Mark E. Easley, MD and Nathan D. Cooperman, MD
Computer-assisted surgery has been used for various orthopaedic procedures since the early 1990s. This technology is being employed with greater frequency because of improved visualization, greater accuracy of implant placement, and reduced radiation exposure as compared with conventional orthopaedic surgery.
Optimal screw placement for subtalar arthrodesis is important in order to minimize intertarsal motion and to potentially increase the likelihood of fusion. On the basis of unpublished data from a previous biomechanical investigation, the authors believe that a double diverging screw configuration affords superior stability and compression for subtalar arthrodesis when compared with two parallel screws or several single screw configurations. Although an experienced surgeon occasionally may need only a single pass of a drill-bit or guidewire, the authors have noted that a less experienced surgeon typically requires more than one pass to achieve the desired implant position. Multiple attempts to reposition the screw or guidewire may lead to weakening of the osseous structure, thereby diminishing screw purchase and compression and potentially increasing the risk of nonunion. In addition, creating numerous channels in the bone with each pass attempt increases the difficulty of establishing a new, more accurate path for the guidewire. Finally, the required multiple-shot or real-time fluoroscopy exposes the patient, surgeon, and hospital staff to more radiation.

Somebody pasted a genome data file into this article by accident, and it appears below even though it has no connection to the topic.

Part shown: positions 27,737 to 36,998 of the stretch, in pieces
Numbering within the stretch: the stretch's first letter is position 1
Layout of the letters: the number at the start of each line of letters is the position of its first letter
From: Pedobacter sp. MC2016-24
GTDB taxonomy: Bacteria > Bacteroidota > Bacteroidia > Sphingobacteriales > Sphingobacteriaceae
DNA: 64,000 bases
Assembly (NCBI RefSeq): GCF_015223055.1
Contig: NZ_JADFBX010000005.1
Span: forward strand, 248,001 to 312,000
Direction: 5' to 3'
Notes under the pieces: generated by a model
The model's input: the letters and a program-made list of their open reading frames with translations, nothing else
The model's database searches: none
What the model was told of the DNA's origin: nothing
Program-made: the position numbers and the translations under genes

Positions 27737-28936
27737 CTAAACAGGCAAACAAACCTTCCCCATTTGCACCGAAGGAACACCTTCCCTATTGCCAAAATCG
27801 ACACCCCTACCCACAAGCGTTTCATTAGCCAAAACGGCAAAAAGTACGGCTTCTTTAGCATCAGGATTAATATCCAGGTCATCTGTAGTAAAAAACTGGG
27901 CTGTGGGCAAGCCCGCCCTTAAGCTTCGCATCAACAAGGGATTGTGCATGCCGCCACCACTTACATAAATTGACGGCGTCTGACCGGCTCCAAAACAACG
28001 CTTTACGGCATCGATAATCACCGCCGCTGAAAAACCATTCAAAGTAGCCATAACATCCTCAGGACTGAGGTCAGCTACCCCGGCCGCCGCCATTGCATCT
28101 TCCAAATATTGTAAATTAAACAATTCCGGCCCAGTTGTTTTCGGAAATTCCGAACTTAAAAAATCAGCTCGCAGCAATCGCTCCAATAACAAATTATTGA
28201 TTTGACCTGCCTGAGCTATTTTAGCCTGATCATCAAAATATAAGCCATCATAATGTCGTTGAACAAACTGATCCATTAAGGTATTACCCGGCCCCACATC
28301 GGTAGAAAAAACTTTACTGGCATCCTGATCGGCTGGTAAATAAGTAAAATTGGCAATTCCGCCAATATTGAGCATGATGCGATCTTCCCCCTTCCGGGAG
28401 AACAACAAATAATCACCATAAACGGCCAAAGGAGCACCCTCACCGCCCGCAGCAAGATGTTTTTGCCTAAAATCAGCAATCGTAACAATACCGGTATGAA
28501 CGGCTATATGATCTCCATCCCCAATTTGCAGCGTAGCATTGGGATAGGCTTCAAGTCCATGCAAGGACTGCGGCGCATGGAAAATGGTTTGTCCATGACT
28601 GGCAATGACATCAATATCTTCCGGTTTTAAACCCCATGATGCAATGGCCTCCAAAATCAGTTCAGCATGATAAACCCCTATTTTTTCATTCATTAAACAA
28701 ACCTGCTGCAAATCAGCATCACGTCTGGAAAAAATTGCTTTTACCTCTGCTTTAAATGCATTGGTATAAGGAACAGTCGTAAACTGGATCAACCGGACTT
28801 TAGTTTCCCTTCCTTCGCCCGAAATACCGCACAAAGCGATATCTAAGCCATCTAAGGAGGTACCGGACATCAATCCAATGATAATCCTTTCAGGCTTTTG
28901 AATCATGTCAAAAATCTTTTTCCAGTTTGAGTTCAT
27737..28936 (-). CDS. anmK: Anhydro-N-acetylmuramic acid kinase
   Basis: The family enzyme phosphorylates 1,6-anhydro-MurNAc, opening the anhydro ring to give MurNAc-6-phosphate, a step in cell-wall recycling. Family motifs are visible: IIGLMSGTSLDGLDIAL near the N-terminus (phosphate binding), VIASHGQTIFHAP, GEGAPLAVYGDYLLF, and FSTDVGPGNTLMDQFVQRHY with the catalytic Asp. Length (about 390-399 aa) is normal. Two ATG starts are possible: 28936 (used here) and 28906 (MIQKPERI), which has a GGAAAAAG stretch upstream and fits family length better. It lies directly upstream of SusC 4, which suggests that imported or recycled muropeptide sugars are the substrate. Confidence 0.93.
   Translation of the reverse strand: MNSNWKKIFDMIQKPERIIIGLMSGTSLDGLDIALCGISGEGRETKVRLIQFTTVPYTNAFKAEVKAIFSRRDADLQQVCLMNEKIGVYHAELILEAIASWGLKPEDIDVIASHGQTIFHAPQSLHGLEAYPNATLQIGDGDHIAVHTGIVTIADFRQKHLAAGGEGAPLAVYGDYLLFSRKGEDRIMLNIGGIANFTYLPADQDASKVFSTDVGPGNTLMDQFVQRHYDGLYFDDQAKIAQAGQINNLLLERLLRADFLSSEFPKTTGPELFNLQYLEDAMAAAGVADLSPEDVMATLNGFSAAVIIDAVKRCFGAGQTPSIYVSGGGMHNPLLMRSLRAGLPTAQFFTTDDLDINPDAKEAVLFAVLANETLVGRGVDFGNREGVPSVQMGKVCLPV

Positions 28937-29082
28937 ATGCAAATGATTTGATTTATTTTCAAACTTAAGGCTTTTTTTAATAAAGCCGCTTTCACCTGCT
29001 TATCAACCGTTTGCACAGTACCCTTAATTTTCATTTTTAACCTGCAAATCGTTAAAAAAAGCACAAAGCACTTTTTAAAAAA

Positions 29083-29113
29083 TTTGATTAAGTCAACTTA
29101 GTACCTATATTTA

In the corresponding JBJS article to this video supplement, the authors found computer-assisted subtalar arthrodesis resulted in screw placement accuracy that was equivalent to that of conventional (fluoroscopically guided) subtalar arthrodesis while decreasing the number of suboptimal guidewire passes and fluoroscopic time. The computer-assisted surgery technique increased the operative time for surgeons who were more experienced in conventional subtalar arthrodesis, but there was no difference in operative time for the group of operators who were less experienced in subtalar arthrodesis.
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See the Corresponding JBJS Article:
- Mark Easley, MD, Bavornrit Chuckpaiwong, MD, Nathan Cooperman, BA, Reinhard Schuh, Tahir Ogut, MD, Ian L.D. Le, MD, John Reach, MD
- Computer-Assisted Surgery for Subtalar Arthrodesis: A Study in Cadavers
J. Bone Joint Surg. Am., Aug 2008; 90 (8); 1628-16 [Article]
- Total Run Time: 31:31 minutes
- Catalog Number: 1033
- VJO Publication Date: December, 2010